How is undescended testis diagnosed?

An undescended testicle (cryptochoridism) is a testicle that hasn’t correctly descended into its proper position in the scrotum prior to birth.  Typically just one testicle is affected, but it is possible for both to be undescended.
An undescended testicle is often detected shortly after birth and upon examination by the physician.  If the testicle is not in the scrotum, the physician will lightly press against the infant’s skin to try to locate it.  If the testicle is in the inguinal canal, the physician can try to move it gently into the scrotum. 
If the physician cannot feel the undescended testicle, they may order an ultrasound or MRI to locate it non-invasively.  A laparoscopy or open surgery can also be recommended, especially if the testicle is further in the abdomen and cannot be reached by hand, and involve a small incision in the baby’s abdomen to locate and help descend the testicle.
Your baby’s physician will determine how often he needs to be monitored for this condition.  If the problem hasn’t corrected itself by the time your son is 4 months old, surgery might be necessary.  Treating the undescended testicle while your son is still an infant can reduce the risk of complications later in life (including infertility and testicular cancer).

Evaluation of the position and health of the testes is a part of the newborn and annual male pediatric physical examination. Most often the diagnosis of an undescended testis initially made by a pediatrician or family practioner who discovers that the testis is above the normal scrotal position. Referral to a physician trained in pediatric urology or pediatric surgery is then made for the purpose of confirming the diagnosis and determining the best treatment. The two conditions that must be considered by the surgeon, are whether a testis residing in an elevated position is truly undescended versus a testis that is normal but retractile.

All males have a sleeve of muscular tissue called the cremaster muscle that surrounds the cord structures (vas and vessels) leading to the testis. With natural contraction of this muscle, the testis will temporarily move, retract, to a higher position. With relaxation of this muscle the testis will fall back into a normal scrotal position. This cremasteric reflex is much more active in young boys than in postpubertal males. To declare a testis as retractile the examiner should be able to locate the testis on physical exam and gently displace the testis to a scrotal position where the testis will at least rest for a few seconds before retracting up again. A true undescended testis either cannot be palpated at all; or, if it can be found, it cannot be displaced to a normal scrotal position during physical examination. This distinction is important since retractile testis are much more common and do not require operative treatment.  Generally, imaging such as ultrasound has not been found to helpful for the diagnosis of undescended testes unless both sides are undescended and neither can be palpated (bilateral nonpalpable undescended testes).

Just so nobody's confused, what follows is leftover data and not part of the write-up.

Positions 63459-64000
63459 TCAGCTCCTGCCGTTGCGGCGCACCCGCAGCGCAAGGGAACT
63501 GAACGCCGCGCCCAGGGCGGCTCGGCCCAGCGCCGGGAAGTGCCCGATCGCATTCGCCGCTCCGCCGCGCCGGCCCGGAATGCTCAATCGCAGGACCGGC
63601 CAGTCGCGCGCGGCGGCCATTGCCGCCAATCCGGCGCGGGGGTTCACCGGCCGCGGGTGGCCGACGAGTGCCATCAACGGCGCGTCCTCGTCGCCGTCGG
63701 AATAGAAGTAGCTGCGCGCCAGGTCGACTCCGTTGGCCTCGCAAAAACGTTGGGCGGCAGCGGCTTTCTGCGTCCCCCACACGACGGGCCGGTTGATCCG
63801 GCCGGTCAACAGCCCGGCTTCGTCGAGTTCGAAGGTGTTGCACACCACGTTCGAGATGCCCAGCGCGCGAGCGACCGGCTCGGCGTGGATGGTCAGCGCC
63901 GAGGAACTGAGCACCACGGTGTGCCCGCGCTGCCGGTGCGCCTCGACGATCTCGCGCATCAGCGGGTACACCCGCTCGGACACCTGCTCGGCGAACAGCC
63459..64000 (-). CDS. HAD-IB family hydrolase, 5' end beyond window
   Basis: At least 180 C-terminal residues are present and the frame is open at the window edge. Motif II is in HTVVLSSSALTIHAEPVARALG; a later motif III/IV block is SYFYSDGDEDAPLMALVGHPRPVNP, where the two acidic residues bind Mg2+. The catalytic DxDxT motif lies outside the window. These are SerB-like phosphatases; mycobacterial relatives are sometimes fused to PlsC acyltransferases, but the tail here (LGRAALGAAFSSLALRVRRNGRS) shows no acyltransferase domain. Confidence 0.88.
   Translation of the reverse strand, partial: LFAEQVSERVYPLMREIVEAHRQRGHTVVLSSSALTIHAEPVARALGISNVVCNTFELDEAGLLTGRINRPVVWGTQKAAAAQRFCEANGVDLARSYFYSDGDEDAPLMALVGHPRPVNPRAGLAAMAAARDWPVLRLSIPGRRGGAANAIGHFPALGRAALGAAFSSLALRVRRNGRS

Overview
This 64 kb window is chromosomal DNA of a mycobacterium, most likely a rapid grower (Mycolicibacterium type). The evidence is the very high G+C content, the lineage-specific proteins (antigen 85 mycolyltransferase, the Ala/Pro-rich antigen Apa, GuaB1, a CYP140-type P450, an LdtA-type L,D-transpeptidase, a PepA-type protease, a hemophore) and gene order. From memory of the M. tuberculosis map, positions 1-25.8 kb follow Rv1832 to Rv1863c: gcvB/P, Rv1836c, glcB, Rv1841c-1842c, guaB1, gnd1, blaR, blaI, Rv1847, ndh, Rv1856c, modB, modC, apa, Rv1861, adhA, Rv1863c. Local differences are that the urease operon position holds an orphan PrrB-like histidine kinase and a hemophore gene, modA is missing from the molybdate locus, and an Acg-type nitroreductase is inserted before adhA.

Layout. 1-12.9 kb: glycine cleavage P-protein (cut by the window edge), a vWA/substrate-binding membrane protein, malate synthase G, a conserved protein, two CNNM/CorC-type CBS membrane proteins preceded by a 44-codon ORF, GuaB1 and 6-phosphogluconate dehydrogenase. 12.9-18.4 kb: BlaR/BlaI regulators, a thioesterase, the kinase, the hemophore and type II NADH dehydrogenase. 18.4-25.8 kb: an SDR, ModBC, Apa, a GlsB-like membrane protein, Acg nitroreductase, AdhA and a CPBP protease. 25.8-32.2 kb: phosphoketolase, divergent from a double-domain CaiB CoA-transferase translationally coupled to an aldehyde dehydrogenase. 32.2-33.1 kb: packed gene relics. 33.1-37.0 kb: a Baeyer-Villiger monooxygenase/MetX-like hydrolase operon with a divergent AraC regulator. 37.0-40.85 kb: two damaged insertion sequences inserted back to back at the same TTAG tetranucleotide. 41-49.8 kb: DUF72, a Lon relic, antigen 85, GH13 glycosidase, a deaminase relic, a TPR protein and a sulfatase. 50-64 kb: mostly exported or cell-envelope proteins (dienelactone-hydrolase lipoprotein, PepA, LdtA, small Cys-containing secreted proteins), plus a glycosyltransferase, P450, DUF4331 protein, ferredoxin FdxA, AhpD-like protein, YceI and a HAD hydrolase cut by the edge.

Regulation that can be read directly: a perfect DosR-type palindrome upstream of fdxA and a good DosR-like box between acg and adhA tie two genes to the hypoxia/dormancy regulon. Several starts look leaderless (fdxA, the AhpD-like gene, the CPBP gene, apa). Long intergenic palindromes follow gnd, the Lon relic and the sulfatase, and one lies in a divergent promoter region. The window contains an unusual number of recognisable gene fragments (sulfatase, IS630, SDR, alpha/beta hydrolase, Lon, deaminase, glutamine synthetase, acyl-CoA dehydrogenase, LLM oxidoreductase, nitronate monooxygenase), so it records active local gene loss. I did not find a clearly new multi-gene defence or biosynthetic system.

An undescended testis is easily diagnosed by its absence from the scrotum. The doctor will use his finger to feel around, or palpate, for the testicle. In 70 percent of undescended testis cases, the doctor will be able to feel the testicle through the abdominal wall. In cases where the doctor cannot feel the testicle, it may be because the testicle is too deep inside the body, or it may be because the testicle never formed properly and is not present at all.

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Important: This content reflects information from various individuals and organizations and may offer alternative or opposing points of view. It should not be used for medical advice, diagnosis or treatment. As always, you should consult with your healthcare provider about your specific health needs.